Over 100 Chinese Miners Survive Week in Flooded Pit

Officials said 153 miners were trapped in the unfinished Wangjialing mine in Xiangning, Shanxi province, after water gushed into the shafts last Sunday. The survivors were pulled out late Sunday night and throughout Monday. Thirty-eight miners were still missing. The miners were part of a larger group of 261 working in the mine when it flooded March 28. Rescuers were able to reach 108 miners immediately after the flooding.

The accident occurred when workers digging tunnels broke through a wall into an old shaft filled with water, suddenly flooding the new V-shaped shaft with millions of gallons and submerging five of the miners’ nine work platforms.

The mine’s managers had ignored evidence of dangerous water leaks in the half-built mine days before the disaster, according to a preliminary investigation by the State Administration of Work Safety. Workers had been ordered to step up the pace of construction in order to meet an October deadline to begin production, the agency found.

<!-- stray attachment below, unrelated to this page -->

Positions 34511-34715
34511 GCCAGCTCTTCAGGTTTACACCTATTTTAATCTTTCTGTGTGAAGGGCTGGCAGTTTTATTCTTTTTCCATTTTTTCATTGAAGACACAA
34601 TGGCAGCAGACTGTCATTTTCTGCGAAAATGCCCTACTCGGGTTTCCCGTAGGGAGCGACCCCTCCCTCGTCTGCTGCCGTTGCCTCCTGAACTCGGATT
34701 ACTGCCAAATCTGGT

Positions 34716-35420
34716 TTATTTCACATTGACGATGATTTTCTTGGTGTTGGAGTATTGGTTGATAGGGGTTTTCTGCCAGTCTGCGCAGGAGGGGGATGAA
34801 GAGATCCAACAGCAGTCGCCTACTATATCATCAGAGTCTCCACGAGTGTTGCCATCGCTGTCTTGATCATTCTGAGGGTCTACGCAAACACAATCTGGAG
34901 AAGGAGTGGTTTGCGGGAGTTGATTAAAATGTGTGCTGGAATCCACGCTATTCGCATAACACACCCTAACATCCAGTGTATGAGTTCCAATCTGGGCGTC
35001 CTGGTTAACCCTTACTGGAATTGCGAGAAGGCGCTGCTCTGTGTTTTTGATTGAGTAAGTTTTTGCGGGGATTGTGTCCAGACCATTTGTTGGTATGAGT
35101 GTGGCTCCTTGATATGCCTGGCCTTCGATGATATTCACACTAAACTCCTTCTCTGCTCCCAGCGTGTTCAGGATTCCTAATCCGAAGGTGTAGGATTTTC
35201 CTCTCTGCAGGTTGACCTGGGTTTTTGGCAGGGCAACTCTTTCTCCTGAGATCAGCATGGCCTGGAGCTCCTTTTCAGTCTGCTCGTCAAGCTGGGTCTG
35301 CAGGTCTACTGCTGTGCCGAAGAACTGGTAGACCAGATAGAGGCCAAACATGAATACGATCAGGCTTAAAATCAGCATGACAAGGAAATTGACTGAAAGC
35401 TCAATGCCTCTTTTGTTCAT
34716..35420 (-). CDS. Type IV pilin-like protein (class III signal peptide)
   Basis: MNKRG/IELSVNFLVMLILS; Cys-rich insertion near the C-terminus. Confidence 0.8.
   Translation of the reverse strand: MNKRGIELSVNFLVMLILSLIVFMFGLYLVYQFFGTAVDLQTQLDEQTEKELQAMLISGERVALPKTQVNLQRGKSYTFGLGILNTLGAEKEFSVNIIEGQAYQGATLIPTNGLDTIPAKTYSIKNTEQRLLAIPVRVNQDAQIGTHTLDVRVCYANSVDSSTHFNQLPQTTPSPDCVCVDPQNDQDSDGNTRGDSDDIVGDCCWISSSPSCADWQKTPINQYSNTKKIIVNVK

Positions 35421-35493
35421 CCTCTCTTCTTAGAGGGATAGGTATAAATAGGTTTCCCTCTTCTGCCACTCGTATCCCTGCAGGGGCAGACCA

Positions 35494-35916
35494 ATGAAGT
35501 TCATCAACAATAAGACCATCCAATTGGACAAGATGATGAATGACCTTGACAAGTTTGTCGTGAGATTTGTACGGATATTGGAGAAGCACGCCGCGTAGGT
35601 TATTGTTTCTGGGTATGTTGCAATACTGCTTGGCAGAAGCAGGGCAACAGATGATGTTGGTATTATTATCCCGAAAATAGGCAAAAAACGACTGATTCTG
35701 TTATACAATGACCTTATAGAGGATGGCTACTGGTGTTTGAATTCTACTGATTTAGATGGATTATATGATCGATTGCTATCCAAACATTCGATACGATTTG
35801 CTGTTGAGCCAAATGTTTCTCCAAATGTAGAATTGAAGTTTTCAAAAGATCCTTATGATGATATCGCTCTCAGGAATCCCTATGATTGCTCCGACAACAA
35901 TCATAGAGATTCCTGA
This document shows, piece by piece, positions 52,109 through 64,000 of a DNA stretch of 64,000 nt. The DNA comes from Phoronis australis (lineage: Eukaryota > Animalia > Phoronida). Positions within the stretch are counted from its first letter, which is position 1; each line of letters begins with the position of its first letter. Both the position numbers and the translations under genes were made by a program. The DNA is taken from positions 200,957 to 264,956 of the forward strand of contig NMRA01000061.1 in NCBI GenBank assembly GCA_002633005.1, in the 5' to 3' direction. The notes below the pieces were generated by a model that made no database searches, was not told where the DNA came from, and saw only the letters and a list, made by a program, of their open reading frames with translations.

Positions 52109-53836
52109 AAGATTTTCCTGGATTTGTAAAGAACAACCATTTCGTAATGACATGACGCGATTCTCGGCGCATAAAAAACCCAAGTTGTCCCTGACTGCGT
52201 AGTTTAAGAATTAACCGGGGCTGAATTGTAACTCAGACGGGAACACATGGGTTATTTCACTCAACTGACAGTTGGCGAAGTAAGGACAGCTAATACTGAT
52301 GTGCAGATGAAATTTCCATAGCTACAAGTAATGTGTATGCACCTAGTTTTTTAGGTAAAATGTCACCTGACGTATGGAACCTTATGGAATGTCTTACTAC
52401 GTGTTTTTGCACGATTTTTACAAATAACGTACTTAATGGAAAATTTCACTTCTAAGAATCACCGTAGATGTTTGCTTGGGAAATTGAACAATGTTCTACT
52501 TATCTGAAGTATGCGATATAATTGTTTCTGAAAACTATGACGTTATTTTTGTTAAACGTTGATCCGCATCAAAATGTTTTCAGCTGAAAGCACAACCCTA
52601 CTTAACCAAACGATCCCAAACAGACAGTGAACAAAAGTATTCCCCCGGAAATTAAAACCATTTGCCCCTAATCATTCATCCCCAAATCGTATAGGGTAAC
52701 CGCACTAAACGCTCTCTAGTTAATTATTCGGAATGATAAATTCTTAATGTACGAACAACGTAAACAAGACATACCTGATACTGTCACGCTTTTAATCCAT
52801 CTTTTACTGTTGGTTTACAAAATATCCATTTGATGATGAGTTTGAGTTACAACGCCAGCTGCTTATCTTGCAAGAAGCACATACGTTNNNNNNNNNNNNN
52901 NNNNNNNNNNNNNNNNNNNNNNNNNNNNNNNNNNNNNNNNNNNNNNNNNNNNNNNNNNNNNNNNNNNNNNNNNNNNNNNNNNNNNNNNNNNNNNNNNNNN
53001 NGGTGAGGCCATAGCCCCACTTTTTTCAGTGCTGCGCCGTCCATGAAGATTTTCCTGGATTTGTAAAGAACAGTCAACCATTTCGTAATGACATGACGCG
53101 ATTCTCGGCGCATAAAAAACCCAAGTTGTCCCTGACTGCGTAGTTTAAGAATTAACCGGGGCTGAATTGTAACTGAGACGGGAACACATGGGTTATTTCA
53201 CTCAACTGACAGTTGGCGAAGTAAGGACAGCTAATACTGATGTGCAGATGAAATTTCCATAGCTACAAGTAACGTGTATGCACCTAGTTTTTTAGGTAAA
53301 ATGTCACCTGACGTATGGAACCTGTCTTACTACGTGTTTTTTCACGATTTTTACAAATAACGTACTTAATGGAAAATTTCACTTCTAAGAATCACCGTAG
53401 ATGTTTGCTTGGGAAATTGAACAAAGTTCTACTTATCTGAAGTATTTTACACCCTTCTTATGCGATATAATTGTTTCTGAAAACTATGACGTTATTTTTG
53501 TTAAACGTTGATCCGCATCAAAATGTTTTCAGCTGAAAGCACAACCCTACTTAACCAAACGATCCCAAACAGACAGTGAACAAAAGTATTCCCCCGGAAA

Had rescue efforts failed, the accident would have been the deadliest since 172 miners perished when a mine flooded in eastern Shandong Province in 2007.

Friday afternoon brought a sudden glimmer of hope. Rescuers heard tapping on a metal pipe underground. They tapped and shouted into a pipe in response, and sent down hundreds of bags of glucose, a phone, a pen, paper, and two letters of encouragement inside a plastic bottle.

“Dear fellow workers, the Party Central Committee, the State Council and the whole nation have been concerned for your safety,” one letter began. It ended: “Hold onto the last.” (New York Times)

When they pulled one pipe up to the surface, rescuers found an iron wire tied to the end, an apparent signal from survivors, according to Xinhua, the state-run news agency. Rescuers also spotted swaying lights at the opposite end of the shaft, another possible sign of life.

On Saturday afternoon, a team of divers was sent down, returning within a few hours, reporting that the black murky water made it hard to reach the workers’ platforms. Rescuers also said they battled build-ups of toxic gas in the shaft. But later that day, as water levels continued to drop, rescuers in rubber rafts managed to squeeze through narrow passages and descend into the mine’s shaft.

By late Sunday night, 100 rescue workers had located survivors, most of them stranded on a single platform. According to the Chinese media, one miner spotted a raft and called out: “Can you get me out of here?” (New York Times)

Nine miners were carried out of the mine early Monday morning. Thousands of people keeping vigil along the roadside cheered as ambulances carrying survivors raced by to the nearest hospital. Many of the first nine miners rescued suffered cold and ulcers, and some suffered heart muscle damage, the China News Service reported.